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Monday's vote opens the floor to debate on the bill and the Senate is expected to schedule a full vote by week's end.

  • Monday's vote opens the floor, to debate on the bill, and the Senate is expected to schedule a full vote by week's end. The commas help visualize a different scenario. – Kris Nov 7 '13 at 5:22
  • Monday's vote opens the floor to a/the debate on the bill and the Senate is expected to schedule a full vote by week's end. – Kris Nov 7 '13 at 5:23
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It is a noun. You could just as easily say

Monday's vote opens the floor for debate on the bill and the Senate is expected to schedule a full vote by week's end.

or

Monday's vote opens the floor to discussion on the bill and the Senate is expected to schedule a full vote by week's end.

In the original sentence, debate is the object of the preposition to, not an infinitive.

  • I see. Thank you. And is this sentence implying that the Senate will vote later than this weekend? – user41481 Nov 7 '13 at 3:52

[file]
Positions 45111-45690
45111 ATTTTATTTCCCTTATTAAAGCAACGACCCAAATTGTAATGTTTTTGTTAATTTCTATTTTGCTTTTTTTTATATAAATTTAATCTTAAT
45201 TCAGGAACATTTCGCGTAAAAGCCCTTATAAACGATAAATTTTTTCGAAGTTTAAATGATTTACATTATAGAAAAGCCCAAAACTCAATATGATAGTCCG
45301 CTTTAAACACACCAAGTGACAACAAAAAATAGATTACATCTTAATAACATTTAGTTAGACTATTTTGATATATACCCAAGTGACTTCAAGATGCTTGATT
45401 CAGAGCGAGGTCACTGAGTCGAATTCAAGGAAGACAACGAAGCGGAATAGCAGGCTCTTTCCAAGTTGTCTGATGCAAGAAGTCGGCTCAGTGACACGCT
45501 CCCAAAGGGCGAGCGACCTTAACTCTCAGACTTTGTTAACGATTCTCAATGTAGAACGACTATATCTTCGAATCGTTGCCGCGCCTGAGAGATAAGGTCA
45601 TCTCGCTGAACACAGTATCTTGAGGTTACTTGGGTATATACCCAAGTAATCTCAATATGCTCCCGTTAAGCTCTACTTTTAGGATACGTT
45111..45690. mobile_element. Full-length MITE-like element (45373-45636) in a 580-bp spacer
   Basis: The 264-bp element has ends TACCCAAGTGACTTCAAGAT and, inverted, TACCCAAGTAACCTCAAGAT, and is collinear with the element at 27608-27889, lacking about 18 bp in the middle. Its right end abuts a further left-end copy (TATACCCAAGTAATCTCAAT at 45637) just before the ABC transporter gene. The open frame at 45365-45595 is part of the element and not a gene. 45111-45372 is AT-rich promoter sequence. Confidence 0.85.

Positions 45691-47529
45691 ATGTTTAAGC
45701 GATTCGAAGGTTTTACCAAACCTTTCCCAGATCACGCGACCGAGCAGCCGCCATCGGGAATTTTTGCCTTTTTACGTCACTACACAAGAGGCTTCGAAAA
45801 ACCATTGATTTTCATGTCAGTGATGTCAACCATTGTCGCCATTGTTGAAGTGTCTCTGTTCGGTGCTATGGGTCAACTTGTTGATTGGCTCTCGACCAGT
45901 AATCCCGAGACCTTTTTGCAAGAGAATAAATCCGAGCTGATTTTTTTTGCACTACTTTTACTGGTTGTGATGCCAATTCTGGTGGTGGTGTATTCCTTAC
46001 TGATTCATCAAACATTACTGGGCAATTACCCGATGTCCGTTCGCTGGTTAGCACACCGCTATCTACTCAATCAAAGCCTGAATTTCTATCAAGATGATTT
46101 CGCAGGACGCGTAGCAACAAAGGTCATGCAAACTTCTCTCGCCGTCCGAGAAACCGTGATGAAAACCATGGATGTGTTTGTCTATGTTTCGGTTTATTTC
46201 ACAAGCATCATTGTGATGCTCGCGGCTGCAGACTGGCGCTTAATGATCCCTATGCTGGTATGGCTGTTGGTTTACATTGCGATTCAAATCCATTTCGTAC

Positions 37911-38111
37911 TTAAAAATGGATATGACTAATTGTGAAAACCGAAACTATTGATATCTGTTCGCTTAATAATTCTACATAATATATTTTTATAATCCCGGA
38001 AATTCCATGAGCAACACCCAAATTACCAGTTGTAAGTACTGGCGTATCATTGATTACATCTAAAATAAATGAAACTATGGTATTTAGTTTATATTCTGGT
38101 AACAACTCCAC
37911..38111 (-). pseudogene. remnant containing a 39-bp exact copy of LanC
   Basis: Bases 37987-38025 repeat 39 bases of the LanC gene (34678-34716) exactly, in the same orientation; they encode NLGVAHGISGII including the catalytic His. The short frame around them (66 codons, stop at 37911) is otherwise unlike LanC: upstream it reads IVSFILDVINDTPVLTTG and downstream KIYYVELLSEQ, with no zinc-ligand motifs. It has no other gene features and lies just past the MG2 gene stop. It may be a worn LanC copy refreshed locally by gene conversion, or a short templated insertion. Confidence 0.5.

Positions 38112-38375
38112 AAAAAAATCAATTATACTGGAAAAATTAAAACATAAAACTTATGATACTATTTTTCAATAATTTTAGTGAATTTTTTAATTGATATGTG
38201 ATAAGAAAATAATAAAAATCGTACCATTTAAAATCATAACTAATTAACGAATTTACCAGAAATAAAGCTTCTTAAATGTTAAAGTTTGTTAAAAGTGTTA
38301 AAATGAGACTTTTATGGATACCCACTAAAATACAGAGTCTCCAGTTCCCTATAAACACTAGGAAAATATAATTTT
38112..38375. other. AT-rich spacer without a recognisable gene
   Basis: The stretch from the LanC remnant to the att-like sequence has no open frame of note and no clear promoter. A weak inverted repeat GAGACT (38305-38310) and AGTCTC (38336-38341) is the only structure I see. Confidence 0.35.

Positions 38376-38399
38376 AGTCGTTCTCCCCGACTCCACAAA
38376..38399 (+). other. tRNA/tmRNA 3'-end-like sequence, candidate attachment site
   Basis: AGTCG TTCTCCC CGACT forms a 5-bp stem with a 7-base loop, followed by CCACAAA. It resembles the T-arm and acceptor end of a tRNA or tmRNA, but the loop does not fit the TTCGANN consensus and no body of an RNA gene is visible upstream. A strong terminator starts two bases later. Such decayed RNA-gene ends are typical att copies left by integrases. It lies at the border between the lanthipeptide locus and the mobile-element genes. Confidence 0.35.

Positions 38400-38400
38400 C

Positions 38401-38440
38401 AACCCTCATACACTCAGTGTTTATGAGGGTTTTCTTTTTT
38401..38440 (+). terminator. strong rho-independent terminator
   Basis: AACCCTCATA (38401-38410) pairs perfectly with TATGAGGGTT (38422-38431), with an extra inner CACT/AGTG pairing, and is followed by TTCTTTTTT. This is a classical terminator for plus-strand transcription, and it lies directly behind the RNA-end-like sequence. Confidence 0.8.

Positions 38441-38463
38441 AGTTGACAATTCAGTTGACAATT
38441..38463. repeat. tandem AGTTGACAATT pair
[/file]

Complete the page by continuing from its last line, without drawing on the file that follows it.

• It depends on when Monday is. If Monday is in the future, it is still Sunday or earlier, and the vote is by next Friday, after this weekend, but before next. If Monday is in the past, there should be no weekend between now and the vote. – bib Nov 7 '13 at 3:55
  • This "monday" is this week's. So the Senate will decide when to vote by this weekend and actually vote sometime later than that? – user41481 Nov 7 '13 at 3:58
  • Only if the context allows. The statement could as well have appeared in a context where the word debate happens to be a verb instead. Think of it. And what about that word with an article prefacing it? – Kris Nov 7 '13 at 5:21
  • @Kris I agree the sentence could have been restructured so that to debate was an infinitive, such as Monday's vote opens the floor to debate the bill .... And, with an article it would have been more obviously a noun. – bib Nov 7 '13 at 12:07

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